Outline: Real testimonial from Emília de Abreu, an Economics student at ISCTE Business School who wishes to share her amazing international experience in the US with the Uduni community after being awarded as a member of the Fulbright Foundation Scholarship Program! In this article our amazing contributor Emília de Abreu continues to describe her experience, sharing her learnings with the Uduni community once again!
DAY # 2
From night to day light!
At the second day in Kansas State, I met my student mentor: the student that was guiding me and three more European students in Manhattan, Kansas. She took us to a party hosted by her dad at his house. It was on the 3rd of July, the day before America’s Birthday. The party was threw as part of the 4th of July celebrations. There were around 50 guests and all of them seemed friendly and warmth from the very start.
We stood at the party until around 11 pm and we all had the opportunity to watch a terrific and colossal firework show.
Memo: In the 18th century, representatives of the 13 colonies were fighting in a revolutionary fight for independence from Great Britain. On July 2nd of 1776, the Continental Congress voted in favour of independence, and two days later the Declaration of Independence (a historic document drafted by Thomas Jefferson) was adopted. From 1776 until the present day, July 4th has been celebrated as the birth of the American independence, commemorated with typical festivities ranging from fireworks, parades and concerts to more casual family gatherings and barbecues.
My first impression of America and Americans was that they are undoubtedly patriotic. America is considered a “salad bowl” of different cultures that interact together and influence each other, additionally with the contribution made by them on the USA’s growth. Given these reasons it is understandable why all Americans are so devoted to their culture: the feeling of knowing that their roots/ ancestors helped in a country creation makes more than sense for you to be proud about your inheritance every day.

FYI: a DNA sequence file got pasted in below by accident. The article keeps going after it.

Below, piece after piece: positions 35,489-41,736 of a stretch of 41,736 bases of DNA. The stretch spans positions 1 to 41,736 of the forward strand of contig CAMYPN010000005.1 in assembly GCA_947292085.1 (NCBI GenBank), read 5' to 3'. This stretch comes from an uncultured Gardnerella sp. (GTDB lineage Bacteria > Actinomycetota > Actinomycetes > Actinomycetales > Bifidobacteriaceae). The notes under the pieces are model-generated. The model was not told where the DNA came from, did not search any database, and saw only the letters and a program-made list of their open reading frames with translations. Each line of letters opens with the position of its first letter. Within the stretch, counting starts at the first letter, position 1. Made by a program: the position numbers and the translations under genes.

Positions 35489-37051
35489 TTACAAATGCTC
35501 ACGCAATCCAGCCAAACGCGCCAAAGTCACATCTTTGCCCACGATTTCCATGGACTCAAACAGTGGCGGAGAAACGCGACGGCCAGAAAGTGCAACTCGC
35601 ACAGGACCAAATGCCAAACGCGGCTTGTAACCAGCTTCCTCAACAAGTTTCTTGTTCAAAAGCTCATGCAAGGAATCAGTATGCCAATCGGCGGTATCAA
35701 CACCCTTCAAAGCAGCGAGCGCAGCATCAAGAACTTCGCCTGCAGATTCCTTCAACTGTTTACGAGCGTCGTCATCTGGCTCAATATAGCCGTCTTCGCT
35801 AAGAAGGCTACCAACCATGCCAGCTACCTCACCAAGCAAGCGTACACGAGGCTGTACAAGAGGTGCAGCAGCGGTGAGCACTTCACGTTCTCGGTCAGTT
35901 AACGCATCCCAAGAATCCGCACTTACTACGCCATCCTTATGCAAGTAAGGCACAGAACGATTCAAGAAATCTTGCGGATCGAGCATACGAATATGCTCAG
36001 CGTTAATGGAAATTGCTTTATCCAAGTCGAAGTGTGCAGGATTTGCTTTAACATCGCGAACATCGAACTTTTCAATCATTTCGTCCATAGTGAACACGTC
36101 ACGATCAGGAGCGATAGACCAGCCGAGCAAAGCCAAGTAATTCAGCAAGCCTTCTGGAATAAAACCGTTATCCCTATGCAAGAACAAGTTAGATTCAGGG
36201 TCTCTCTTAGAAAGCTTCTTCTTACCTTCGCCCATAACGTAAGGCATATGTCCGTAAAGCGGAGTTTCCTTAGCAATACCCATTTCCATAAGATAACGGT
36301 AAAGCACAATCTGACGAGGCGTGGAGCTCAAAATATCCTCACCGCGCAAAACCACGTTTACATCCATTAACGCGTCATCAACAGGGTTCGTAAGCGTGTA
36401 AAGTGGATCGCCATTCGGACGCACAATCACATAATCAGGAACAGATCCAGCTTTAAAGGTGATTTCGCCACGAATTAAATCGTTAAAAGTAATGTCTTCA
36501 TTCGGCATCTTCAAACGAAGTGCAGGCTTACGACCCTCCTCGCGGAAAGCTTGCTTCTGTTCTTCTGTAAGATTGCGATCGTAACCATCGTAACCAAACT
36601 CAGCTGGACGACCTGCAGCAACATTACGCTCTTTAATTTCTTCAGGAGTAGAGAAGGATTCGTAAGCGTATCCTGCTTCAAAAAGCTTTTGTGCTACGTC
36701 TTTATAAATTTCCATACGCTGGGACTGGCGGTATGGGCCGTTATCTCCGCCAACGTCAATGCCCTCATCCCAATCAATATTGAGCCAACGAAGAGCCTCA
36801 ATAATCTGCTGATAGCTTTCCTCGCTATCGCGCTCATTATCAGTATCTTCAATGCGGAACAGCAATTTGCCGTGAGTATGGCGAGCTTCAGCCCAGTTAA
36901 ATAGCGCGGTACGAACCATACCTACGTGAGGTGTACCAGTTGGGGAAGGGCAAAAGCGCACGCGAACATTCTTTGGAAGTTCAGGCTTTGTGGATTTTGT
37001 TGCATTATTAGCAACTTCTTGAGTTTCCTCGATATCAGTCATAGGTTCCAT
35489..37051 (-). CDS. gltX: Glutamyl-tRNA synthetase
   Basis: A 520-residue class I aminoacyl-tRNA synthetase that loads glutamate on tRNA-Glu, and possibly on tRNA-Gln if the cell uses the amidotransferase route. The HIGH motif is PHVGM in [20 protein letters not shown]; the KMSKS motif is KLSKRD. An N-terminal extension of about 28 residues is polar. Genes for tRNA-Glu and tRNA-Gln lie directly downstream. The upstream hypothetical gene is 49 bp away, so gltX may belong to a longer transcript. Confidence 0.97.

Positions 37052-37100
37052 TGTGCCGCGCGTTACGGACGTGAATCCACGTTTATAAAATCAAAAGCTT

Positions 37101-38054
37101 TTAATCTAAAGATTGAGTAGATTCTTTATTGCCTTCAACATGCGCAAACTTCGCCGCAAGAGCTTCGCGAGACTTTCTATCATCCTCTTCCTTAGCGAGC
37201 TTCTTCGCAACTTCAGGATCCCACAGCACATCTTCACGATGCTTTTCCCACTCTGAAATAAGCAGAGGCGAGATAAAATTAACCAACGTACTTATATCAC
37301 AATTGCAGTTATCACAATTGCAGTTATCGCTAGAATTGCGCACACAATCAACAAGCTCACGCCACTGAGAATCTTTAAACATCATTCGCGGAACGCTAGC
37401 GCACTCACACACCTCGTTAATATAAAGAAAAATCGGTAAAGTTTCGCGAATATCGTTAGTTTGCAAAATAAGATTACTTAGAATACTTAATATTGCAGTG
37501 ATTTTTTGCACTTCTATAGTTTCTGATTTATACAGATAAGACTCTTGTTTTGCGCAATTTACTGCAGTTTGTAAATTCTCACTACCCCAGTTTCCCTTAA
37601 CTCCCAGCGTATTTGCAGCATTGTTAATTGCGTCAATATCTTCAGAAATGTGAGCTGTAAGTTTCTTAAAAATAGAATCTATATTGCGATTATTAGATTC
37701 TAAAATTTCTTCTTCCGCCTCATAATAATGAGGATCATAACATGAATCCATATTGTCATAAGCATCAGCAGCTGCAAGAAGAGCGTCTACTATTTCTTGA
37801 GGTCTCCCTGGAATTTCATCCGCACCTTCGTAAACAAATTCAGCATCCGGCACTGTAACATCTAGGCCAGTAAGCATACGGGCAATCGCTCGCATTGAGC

Getting ready for the Independence Day involved very loyal and nationalistic preparation. I got perplexed when I was told that we had a budget of $300 to spend ONLY in fireworks, and believe me fireworks are really cheap!
I wondered what was so special about it and why all Americans get magnetized by it. There were several stand tents cropping up all over; flags everywhere, in every street and almost everything was white, red and blue (the colours of the American flag).
WHY ARE FIREWORKS SO IMPORTANT?
All gets back to history:
Fireworks have been with Americans since the Nation’s early beginnings, its initial application was to persuade the population in the conviction of unification. Also, in the 18th century politicians made use of it to attract crowds into their speeches. It was no coincidence that there was a firework show at George Washington’s Inauguration!
At this day, almost everybody wore blue outfits and if you remember, the blue in the American flag means “vigilance, perseverance, and justice”.
The red colour stands for hardiness and bravery, while the white symbolize purity and innocence. The stars represent the American States, while the stripes express the 13 initial States.
CULTURAL SHOCKS & CURIOSITIES:
The Independence Day was spent in David Carter’s house, one of the instructor of the Summer Institute for European Student Leaders. David and his family invited to their house all the European students and received us with arms wide open. During my trip I could see that all American families are really welcoming and everybody is warm and friendly from the very start.
- Nothing to hide: When showing their house, the Carter family had nothing to hide! Whereas a Portuguese family would only show the house’s common areas to a first-time guest, the Carter family were no shy exhibiting all the house’s divisions, including the bedrooms and neither while telling their family stories!
- Americans learn how to drive when they are really young:One of the Carter’s family members, who is only 14, is already able to legally drive! I was shocked when I knew it! I only got my driving licence when I was 19!
- “Arms REALLY wide open”:Hospitality is never absent around the Carter family. In fact, the family was hosting in their house a participant of the program from last year, who would stay with them during the whole month. Also, we were told that if we at some point needed anything (and they meant it) we could always go to their house, even if we felt homesick or wished to cook a house made meal. (This last detail is really important because what we ate all the time was food from the derby or from some local restaurant).
You can also check part 1 by clicking here, part 2 by clicking here and part 3 by clicking here of this Fulbright Foundation Scholarship series of articles!
Author: Emília de Abreu
“One of my biggest traits is to search for reasons and motives, I am very careful about my choices and decisions. Notably, I always take great satisfaction from being busy and productive, especially when I am writing or working with brands, press and media as part of my blogger tasks.” Fulbright Alumnus: Portuguese Student Leader Representative at SUSI on Environmental Stewardship 2015. Currently studying Economics at ISCTE Business School and blogging at Simplicity is Chic.